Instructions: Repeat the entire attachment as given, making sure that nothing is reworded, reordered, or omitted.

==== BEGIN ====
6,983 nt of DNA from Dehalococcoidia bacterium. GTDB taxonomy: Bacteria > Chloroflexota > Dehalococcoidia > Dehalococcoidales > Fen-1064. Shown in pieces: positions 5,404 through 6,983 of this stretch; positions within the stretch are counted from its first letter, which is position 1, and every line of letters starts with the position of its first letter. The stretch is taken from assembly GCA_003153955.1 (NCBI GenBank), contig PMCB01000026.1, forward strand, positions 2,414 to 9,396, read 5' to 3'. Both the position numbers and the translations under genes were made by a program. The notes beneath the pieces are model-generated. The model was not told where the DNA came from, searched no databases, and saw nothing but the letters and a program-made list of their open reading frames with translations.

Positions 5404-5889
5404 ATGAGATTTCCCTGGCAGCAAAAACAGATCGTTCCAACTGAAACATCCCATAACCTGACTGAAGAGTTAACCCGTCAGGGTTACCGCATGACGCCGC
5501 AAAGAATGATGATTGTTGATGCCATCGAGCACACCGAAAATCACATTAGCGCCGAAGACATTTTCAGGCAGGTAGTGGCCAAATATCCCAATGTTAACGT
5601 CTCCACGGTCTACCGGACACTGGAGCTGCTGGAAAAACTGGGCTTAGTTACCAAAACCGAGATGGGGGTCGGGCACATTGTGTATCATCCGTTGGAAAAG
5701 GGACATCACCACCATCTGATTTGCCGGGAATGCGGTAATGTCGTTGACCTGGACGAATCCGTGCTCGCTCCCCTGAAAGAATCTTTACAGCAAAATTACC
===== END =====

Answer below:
6,983 nt of DNA from Dehalococcoidia bacterium. GTDB taxonomy: Bacteria > Chloroflexota > Dehalococcoidia > Dehalococcoidales > Fen-1064. Shown in pieces: positions 5,404 through 6,983 of this stretch; positions within the stretch are counted from its first letter, which is position 1, and every line of letters starts with the position of its first letter. The stretch is taken from assembly GCA_003153955.1 (NCBI GenBank), contig PMCB01000026.1, forward strand, positions 2,414 to 9,396, read 5' to 3'. Both the position numbers and the translations under genes were made by a program. The notes beneath the pieces are model-generated. The model was not told where the DNA came from, searched no databases, and saw nothing but the letters and a program-made list of their open reading frames with translations.

Positions 5404-5889
5404 ATGAGATTTCCCTGGCAGCAAAAACAGATCGTTCCAACTGAAACATCCCATAACCTGACTGAAGAGTTAACCCGTCAGGGTTACCGCATGACGCCGC
5501 AAAGAATGATGATTGTTGATGCCATCGAGCACACCGAAAATCACATTAGCGCCGAAGACATTTTCAGGCAGGTAGTGGCCAAATATCCCAATGTTAACGT
5601 CTCCACGGTCTACCGGACACTGGAGCTGCTGGAAAAACTGGGCTTAGTTACCAAAACCGAGATGGGGGTCGGGCACATTGTGTATCATCCGTTGGAAAAG
5701 GGACATCACCACCATCTGATTTGCCGGGAATGCGGTAATGTCGTTGACCTGGACGAATCCGTGCTCGCTCCCCTGAAAGAATCTTTACAGCAAAATTACC